13 Jul Assessing Systemic Bias in International Investment Arbitration
I want to quickly point to a post from late last month at EJIL: Talk! that I just recently came across. Tolga Yalkin considered the argument that international investment arbitration as a system is fundamentally biased. Considering arguments set out by Professor M. Sornarajah of the University of Singapore, Yalkin wrote:
Sornarajah advanced the proposition-enjoying increasing purchase in the international legal community-that bilateral and multilateral investment agreements and the system of international investment arbitration was conceived, and indeed continues to operate, on a number of false assumptions. Foremost among these is the ‘hunch’ that a system of international investment arbitration would significantly increase the inflow of capital to developing countries, bringing with it wealth and development to some of the world’s poorest citizens. According to Sonarajah,this justification has been promoted by neo-liberal business interests-rather than arising from genuine social concern, Furthermore, he claims that the system has ‘entrenched’ itself by providing arbitrators and international law firms-for whom the system ‘produces golden eggs’-with vested interests. The result, as he sees it, is that the system is intrinsically geared towards the interests of business and capital-exporting States. In support of this contention he provides examples that illustrate the expansion of jurisdiction enjoyed by tribunals.
Yalkin argued that:
Despite painting a compelling picture of what he sees as the true nature of international investment arbitration, Sornarajah’s submission must be seen, at best, as a starting point for further inquiry. The main flaw of his approach is that reaching firm policy conclusions requires more than polemic arguments and anecdotal examples; it requires a solid and rigorous analytical approach to considering both:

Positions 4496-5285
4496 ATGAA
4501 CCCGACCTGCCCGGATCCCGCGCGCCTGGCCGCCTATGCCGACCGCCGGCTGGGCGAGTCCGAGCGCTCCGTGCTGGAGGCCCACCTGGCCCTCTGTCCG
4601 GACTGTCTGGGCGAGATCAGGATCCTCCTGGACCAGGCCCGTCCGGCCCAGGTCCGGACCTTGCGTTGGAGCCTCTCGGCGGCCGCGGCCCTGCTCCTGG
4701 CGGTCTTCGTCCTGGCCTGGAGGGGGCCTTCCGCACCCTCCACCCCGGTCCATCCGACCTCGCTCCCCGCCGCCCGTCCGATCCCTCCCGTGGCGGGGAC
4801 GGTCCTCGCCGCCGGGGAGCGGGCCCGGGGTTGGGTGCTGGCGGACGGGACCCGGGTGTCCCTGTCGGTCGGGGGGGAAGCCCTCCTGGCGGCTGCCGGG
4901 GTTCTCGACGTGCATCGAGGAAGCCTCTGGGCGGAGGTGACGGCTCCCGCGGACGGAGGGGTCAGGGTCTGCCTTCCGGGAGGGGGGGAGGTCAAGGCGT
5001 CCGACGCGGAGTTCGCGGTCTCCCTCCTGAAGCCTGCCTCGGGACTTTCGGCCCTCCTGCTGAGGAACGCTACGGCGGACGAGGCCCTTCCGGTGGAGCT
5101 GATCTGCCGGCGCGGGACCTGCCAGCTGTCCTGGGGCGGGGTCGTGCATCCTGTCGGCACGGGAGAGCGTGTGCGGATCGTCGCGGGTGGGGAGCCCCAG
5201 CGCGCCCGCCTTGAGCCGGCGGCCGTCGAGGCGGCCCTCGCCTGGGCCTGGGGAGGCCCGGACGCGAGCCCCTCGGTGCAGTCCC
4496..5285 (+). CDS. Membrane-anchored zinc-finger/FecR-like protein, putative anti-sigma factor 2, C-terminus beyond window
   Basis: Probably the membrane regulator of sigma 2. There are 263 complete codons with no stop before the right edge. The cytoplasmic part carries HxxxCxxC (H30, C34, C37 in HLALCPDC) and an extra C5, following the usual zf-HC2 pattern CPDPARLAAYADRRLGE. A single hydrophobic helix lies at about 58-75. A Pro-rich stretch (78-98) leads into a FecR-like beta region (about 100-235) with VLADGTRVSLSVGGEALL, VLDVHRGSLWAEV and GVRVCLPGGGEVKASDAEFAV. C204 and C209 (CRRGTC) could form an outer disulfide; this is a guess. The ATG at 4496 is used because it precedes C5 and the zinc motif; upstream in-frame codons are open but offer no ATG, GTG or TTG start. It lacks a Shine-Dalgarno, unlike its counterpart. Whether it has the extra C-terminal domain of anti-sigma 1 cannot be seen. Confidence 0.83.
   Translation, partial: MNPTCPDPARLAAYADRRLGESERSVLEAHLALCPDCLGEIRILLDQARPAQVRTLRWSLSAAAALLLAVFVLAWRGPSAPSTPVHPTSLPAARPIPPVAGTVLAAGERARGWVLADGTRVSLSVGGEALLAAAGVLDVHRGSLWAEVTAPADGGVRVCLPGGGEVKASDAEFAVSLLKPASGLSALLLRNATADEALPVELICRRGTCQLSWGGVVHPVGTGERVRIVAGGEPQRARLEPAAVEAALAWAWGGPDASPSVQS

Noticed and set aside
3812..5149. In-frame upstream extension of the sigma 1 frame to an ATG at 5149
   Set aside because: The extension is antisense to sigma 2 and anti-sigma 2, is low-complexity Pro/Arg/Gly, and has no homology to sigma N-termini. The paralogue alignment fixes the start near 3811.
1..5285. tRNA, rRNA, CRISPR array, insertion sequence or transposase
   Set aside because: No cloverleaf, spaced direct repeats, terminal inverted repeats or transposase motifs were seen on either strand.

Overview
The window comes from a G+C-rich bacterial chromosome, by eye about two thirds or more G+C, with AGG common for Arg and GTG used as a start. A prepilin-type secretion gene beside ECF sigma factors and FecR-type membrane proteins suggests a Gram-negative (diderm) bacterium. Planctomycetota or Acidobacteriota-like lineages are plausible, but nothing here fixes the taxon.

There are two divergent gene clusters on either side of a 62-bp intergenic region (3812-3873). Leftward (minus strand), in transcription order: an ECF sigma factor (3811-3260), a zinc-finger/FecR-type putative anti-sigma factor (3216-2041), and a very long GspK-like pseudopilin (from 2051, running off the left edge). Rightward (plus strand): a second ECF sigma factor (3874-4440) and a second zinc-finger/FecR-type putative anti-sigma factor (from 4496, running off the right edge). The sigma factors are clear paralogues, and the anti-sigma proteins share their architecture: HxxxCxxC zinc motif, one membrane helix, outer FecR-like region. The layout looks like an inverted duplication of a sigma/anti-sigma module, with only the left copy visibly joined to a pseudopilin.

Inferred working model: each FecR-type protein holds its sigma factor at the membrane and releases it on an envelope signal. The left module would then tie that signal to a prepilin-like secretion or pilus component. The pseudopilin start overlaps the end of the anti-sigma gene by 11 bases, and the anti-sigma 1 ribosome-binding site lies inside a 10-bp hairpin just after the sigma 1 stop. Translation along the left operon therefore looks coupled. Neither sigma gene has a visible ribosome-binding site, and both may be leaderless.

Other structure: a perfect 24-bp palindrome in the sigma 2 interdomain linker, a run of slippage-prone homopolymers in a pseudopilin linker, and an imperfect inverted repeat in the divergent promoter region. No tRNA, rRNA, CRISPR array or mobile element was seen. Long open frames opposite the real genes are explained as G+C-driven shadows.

(1) the outcome of investment decisions; and
(2) the legal reasoning engaged in by investment tribunals.
Turning to the task of assessing systemic bias, Yalkin first critiqued some of the difficulties in attempting to chart jurisprudential trends as an empirical matter. Next, he argued that the outcomes of cases are only part of the story; it is only by analyzing the reasoning can one assess issues of systemic bias. Yalkin found that Sornarajah’s argument “that neo-liberalistic ideology took root in the context of international investment arbitration, perpetuating business interests to the detriment of the developing countries, has merit.” (I considered in this article the question of whether and how international investment arbitration assists in the transfer of international norms into a domestic society.) However, it is in need of emprical verification. Yalkin, for his part, does a good job in setting out the pitfalls and hurdles in trying to assess systemic bias in investment arbitration and makes some useful suggestions in how to move forward.